The Green Party’s London mayoral candidate has said she is still “completely committed” to her campaign for City Hall, despite also running next week to become Mayor of Hackney.

Zoë Garbett, the Greens’ candidate in both elections, admitted she could not effectively perform the roles of Hackney mayor and London mayor at the same time – but said she could still be the candidate in both races.

Asked whether she would remain as her party’s London candidate if she is elected as Mayor of Hackney, she said the question was “hypothetical” and that she will “see what happens”.

She said: “I don’t think you could do both jobs, but I think you could run in both elections. Well – you could be the Mayor of Hackney whilst running to be the Mayor of London.”

The by-election for the Hackney mayoralty is being held on Thursday, November 9, while the London mayoral election is taking place on May 2 next year.

Ms Garbett previously ran as Green candidate for the Hackney mayoralty in 2022, coming second with 17 per cent of first preference votes. Labour’s Philip Glanville won re-election with 59.1 per cent of the vote.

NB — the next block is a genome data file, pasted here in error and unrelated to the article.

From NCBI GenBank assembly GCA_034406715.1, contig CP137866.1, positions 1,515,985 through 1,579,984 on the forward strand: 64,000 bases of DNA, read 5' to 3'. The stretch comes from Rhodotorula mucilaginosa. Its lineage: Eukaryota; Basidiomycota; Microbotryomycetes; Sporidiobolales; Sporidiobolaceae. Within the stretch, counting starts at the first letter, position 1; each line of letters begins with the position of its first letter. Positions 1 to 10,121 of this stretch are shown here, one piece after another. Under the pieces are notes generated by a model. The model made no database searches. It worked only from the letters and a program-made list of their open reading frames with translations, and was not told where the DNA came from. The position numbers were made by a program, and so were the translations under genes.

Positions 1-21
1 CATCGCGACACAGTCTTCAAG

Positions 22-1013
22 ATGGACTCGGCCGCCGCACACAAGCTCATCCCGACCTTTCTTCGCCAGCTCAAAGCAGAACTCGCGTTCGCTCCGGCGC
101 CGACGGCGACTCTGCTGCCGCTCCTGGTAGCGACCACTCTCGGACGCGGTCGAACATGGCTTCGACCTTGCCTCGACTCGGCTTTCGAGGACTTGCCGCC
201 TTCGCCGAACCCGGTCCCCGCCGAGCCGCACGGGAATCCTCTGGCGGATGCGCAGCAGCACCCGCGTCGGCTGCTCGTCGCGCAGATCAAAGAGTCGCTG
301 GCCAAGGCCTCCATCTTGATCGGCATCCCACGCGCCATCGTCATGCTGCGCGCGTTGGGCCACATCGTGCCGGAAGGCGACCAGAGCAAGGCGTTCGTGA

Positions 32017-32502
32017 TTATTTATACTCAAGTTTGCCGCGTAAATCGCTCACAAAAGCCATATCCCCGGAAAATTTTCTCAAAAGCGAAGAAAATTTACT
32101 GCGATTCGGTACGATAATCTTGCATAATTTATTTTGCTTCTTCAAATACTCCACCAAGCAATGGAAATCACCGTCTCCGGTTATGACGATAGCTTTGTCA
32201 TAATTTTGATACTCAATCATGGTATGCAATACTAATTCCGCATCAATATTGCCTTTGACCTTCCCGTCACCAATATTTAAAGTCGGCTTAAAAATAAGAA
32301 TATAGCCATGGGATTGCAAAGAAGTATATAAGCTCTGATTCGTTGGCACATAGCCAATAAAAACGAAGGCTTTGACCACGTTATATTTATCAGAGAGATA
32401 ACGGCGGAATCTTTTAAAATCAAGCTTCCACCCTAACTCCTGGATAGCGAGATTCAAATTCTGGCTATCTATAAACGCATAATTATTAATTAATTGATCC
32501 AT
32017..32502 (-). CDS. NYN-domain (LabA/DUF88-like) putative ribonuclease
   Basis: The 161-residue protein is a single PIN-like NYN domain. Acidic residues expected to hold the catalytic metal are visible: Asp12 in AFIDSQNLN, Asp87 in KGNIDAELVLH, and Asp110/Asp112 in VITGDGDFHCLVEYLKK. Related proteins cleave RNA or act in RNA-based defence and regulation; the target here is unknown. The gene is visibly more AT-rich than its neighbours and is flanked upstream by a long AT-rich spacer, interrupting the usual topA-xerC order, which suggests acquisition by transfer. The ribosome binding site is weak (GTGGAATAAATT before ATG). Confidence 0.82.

Mr Glanville was forced to step down in September this year however, after it emerged that he had misled the council about when he’d stopped socialising with former Labour councillor Tom Dewey, who had been arrested for possessing indecent images of children.

Ms Garbett, who is currently a councillor in Dalston, said of her Hackney campaign: “There’s a really strong feeling that people want to vote Green this time.

“They’ve seen the work that I’ve done on the council, they hear the policies that we’re putting out, they’re really keen for more engagement and local scrutiny of the council.

“That has really resonated with people on the doorstep. People are feeling that they’re not included in decisions about their lives.”

She added: “I think Hackney is a microcosm of London. The issues that we’ve been talking about – the cost of living crisis, the housing crisis, the local economy – it’s all relevant for what we’re thinking about at a London level too.”

Asked about her chances of winning the Hackney mayoralty, Ms Garbett said: “The areas where we’re talking to residents in, there’s a strong desire to vote Green. We think there’ll be an increase in our vote share.

“But it comes at a really difficult time in terms of it being a by-election. We think that turnout will probably be quite low, so we just need to see what happens next week.”

Pressed on whether she may stand down as London candidate if elected as Hackney’s mayor, she said: “I’m currently completely committed to my responsibilities as the Green candidate for London. We’ll see what happens.”

Previous London mayors have held other political jobs while serving in City Hall.

Ken Livingstone remained as MP for Brent East for a full year after being elected as mayor in 2000, and Boris Johnson was MP for Uxbridge and South Ruislip during his last year as mayor. Sadiq Khan stood down as MP for Tooting on the same day that he was elected as mayor in 2016.